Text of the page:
Boers-Li Gallery is pleased to present the group exhibition, “Among Friends”. For this year’s summer show, we asked artists we work with to invite one artist friend to show with them side by side. By means of invitation, “Among friends” not only will unveil the social dimension of artistic practice, we hope the congregation of their visual endeavors will also further illuminate the inspirations, visual sources, and dialogues among their artistic practices.
Friendship is the mutual relationship between two individuals, built on affection, respect, appreciation, like-mindedness and etc. While artistic practice is often construed as a solitary undertaking in one’s art studio, by the law of attraction, like-minded artists have conferred throughout the history of art worldwide. In some cases, their coming together changed the course of art history, either by setting new artistic trends, style, genre, or heralding new notions of what art is, for instance, Matisse & Picasso, de Kooning& Pollock, as well as all the friendships we have witnessed, long-lasting or ephemeral, since the emergence of Chinese contemporary art.
In the case of this exhibition, the bond that holds these friendships together varies. Some of these artist pairs came together through a common artistic form they are exploring, in particular, abstraction. For the older generation working in this direction, such as Zhang Wei & Wang Luyan, Ma Kelu & Feng Lianghong, their early experimentation with abstraction in the early 80s forged their friendship and continue to ground their mutual support and respect for each other’s practice, in spite of the disparate artistic languages adopted in one’s subsequent artistic career; whereas for the younger generation, Wang Haiyang and Xu Hongming, who work between the figurative and the abstract continue to mediate these two forms; others such as Ou Jin and Zhang Ji thrive on sharing a common interests in exploring texture on canvas that temper with our optical faculties; whereas, the art practices of Wang Wei & Li Jinghu share the common “archaeological” impetus, both fascinated with visual phenomena in their immediate environment, are propelled to translate their observations into diachronic presentations; for Gong Jian and Yang Xinguang, both adopt natural material/subject matter as leverage to scrutinize existing aesthetics, thereby tapping into deeper social and political issues that lie beneath visual surface; and lastly, Xue Feng’s invitation extended to Zhang Liaoyuan reflects his own state of artistic practice in recent years, where Zhang shifts from conceptual and notional driven artworks to returning to the fundamentals of one’s artistic medium.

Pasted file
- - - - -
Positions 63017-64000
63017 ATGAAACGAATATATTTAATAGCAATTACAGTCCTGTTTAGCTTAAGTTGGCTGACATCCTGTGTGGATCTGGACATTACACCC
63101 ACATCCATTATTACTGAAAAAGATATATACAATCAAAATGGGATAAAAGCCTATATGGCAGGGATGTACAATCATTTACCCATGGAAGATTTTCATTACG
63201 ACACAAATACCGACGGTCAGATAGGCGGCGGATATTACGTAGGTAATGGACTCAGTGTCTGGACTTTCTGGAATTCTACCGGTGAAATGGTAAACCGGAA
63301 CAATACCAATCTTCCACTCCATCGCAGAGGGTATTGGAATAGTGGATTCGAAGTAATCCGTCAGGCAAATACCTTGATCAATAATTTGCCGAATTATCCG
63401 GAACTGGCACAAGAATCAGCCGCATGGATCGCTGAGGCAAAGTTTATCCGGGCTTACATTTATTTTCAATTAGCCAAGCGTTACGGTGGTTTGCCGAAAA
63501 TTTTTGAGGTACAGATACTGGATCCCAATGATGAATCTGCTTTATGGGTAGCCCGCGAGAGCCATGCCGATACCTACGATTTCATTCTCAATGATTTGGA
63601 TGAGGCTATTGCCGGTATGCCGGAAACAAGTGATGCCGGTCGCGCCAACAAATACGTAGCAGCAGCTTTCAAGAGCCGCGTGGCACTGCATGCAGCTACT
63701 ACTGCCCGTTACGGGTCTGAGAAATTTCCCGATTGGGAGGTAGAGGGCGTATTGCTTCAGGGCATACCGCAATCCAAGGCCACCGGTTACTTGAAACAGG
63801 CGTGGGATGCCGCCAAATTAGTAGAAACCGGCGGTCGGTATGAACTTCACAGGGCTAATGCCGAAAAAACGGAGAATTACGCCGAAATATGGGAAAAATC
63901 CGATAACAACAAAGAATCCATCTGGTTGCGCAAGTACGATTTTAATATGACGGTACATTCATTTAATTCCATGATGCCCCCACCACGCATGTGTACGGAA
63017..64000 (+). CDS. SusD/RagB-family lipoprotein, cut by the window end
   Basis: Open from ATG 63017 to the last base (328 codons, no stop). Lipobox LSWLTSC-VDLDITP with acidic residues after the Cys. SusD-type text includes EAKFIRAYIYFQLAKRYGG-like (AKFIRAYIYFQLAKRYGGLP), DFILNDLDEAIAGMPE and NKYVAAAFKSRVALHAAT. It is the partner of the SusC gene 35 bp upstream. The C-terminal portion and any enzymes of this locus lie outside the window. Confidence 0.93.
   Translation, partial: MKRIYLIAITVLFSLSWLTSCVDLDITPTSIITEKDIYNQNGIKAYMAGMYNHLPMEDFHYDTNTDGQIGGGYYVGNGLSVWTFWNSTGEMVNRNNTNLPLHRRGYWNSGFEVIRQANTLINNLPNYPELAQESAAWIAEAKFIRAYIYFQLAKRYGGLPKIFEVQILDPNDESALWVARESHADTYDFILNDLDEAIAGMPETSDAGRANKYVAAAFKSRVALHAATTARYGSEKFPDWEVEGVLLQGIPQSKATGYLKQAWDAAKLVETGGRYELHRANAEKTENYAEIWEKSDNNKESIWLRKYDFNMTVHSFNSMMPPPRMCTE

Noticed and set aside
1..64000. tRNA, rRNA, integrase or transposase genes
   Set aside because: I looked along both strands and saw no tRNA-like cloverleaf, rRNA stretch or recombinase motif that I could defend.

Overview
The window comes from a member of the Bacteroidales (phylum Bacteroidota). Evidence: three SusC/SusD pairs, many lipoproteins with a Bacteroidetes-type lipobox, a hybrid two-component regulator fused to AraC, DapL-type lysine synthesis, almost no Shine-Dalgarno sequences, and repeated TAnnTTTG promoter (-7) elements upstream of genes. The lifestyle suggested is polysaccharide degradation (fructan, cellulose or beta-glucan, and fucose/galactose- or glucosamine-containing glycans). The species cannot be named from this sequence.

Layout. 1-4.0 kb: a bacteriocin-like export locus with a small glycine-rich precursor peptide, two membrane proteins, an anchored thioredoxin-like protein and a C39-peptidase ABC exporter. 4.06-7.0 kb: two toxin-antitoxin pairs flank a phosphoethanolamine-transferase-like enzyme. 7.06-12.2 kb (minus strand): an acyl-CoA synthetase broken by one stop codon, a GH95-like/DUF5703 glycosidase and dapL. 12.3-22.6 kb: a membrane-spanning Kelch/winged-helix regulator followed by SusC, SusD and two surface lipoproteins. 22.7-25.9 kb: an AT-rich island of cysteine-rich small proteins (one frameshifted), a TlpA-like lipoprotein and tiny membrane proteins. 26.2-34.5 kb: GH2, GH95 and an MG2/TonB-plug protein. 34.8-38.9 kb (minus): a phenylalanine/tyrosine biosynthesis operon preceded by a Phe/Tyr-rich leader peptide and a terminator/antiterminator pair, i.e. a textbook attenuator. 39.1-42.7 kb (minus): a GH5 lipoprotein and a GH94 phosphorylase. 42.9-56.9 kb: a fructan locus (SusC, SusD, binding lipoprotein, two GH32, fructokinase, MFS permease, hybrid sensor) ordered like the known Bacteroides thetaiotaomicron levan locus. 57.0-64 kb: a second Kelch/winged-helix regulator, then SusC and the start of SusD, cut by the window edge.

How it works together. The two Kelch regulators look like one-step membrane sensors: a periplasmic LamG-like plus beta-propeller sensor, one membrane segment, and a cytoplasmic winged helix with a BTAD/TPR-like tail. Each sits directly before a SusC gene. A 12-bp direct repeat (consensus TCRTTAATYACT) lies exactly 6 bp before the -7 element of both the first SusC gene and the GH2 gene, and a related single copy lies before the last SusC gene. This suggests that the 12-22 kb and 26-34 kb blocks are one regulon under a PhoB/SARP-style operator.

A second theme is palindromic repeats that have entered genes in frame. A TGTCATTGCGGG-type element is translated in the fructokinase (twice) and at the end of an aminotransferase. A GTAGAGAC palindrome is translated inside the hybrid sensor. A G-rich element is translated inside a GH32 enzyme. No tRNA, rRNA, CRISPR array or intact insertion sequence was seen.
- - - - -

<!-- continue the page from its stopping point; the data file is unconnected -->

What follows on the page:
For an artist’s practice, solitude and social interaction play equally critical roles, while the former may allow one to focus introspectively, the latter offers indispensible inspirations and feedbacks between one and another. With the presentation of these artist-pairs, we are revealing as much the supportive friendship among them, as their works of art that shed light on the ongoing artistic discourses in the Chinese contemporary art practices afield.